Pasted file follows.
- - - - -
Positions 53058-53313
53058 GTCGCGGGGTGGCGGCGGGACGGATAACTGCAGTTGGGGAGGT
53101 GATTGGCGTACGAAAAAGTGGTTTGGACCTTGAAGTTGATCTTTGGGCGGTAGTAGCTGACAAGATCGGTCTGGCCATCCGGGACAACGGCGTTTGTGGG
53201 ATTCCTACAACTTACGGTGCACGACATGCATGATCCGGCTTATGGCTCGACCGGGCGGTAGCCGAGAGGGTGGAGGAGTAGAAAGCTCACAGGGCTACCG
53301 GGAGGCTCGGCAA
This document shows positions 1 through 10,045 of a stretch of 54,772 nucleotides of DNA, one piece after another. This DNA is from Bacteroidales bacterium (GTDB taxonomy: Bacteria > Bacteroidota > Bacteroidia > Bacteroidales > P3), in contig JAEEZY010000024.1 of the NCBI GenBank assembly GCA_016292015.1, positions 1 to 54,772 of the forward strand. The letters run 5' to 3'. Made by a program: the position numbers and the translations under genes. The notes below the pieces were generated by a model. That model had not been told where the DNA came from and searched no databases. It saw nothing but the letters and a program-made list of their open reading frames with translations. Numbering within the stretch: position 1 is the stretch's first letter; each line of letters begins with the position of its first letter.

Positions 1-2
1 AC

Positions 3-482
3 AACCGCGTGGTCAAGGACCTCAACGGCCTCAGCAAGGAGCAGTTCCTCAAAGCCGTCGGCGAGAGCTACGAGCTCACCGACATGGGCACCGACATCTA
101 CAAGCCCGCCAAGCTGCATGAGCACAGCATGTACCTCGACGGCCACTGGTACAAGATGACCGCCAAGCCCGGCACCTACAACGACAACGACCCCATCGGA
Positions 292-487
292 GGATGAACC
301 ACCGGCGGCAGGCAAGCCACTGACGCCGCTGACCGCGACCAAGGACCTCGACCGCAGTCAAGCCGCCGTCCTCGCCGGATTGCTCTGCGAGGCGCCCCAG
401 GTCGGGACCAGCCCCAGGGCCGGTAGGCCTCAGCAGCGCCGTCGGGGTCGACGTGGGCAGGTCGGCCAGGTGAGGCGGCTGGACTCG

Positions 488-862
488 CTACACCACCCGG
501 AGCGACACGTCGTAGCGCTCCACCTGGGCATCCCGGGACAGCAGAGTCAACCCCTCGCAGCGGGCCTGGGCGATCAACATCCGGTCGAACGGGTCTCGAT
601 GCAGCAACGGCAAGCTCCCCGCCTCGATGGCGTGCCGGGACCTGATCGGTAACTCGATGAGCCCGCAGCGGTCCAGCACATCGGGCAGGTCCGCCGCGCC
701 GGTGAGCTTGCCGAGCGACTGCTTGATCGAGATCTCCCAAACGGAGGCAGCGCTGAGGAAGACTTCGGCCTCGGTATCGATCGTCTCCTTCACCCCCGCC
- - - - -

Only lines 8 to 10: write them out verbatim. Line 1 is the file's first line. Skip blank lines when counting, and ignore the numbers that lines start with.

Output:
1 AC

Positions 3-482
3 AACCGCGTGGTCAAGGACCTCAACGGCCTCAGCAAGGAGCAGTTCCTCAAAGCCGTCGGCGAGAGCTACGAGCTCACCGACATGGGCACCGACATCTA